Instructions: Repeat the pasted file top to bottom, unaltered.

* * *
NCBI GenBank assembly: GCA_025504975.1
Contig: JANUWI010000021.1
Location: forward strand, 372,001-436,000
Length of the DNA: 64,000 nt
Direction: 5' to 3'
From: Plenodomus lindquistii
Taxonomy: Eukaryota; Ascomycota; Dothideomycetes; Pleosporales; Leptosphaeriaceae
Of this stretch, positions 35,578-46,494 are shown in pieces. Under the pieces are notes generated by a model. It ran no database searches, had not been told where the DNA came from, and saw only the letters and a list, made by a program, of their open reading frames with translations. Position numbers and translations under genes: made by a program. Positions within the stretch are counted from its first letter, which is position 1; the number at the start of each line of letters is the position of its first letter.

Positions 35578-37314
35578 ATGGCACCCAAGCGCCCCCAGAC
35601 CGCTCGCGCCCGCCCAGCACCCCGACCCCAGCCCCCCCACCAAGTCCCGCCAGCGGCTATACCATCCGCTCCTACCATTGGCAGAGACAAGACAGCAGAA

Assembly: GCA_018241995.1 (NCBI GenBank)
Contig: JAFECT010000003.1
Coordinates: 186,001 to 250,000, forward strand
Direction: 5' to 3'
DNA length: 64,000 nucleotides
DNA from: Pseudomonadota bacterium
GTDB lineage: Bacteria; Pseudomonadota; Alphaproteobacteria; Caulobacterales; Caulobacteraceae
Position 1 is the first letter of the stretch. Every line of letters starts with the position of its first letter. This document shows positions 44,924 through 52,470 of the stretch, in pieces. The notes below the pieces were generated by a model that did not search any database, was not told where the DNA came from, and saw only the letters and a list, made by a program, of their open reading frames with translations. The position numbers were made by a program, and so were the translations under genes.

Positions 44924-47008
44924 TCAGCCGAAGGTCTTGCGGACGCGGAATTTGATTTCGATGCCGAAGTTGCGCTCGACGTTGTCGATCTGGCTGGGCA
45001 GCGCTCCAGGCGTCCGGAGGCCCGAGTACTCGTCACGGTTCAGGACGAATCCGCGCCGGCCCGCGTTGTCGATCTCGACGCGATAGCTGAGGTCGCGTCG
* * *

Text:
NCBI GenBank assembly: GCA_025504975.1
Contig: JANUWI010000021.1
Location: forward strand, 372,001-436,000
Length of the DNA: 64,000 nt
Direction: 5' to 3'
From: Plenodomus lindquistii
Taxonomy: Eukaryota; Ascomycota; Dothideomycetes; Pleosporales; Leptosphaeriaceae
Of this stretch, positions 35,578-46,494 are shown in pieces. Under the pieces are notes generated by a model. It ran no database searches, had not been told where the DNA came from, and saw only the letters and a list, made by a program, of their open reading frames with translations. Position numbers and translations under genes: made by a program. Positions within the stretch are counted from its first letter, which is position 1; the number at the start of each line of letters is the position of its first letter.

Positions 35578-37314
35578 ATGGCACCCAAGCGCCCCCAGAC
35601 CGCTCGCGCCCGCCCAGCACCCCGACCCCAGCCCCCCCACCAAGTCCCGCCAGCGGCTATACCATCCGCTCCTACCATTGGCAGAGACAAGACAGCAGAA

Assembly: GCA_018241995.1 (NCBI GenBank)
Contig: JAFECT010000003.1
Coordinates: 186,001 to 250,000, forward strand
Direction: 5' to 3'
DNA length: 64,000 nucleotides
DNA from: Pseudomonadota bacterium
GTDB lineage: Bacteria; Pseudomonadota; Alphaproteobacteria; Caulobacterales; Caulobacteraceae
Position 1 is the first letter of the stretch. Every line of letters starts with the position of its first letter. This document shows positions 44,924 through 52,470 of the stretch, in pieces. The notes below the pieces were generated by a model that did not search any database, was not told where the DNA came from, and saw only the letters and a list, made by a program, of their open reading frames with translations. The position numbers were made by a program, and so were the translations under genes.

Positions 44924-47008
44924 TCAGCCGAAGGTCTTGCGGACGCGGAATTTGATTTCGATGCCGAAGTTGCGCTCGACGTTGTCGATCTGGCTGGGCA
45001 GCGCTCCAGGCGTCCGGAGGCCCGAGTACTCGTCACGGTTCAGGACGAATCCGCGCCGGCCCGCGTTGTCGATCTCGACGCGATAGCTGAGGTCGCGTCG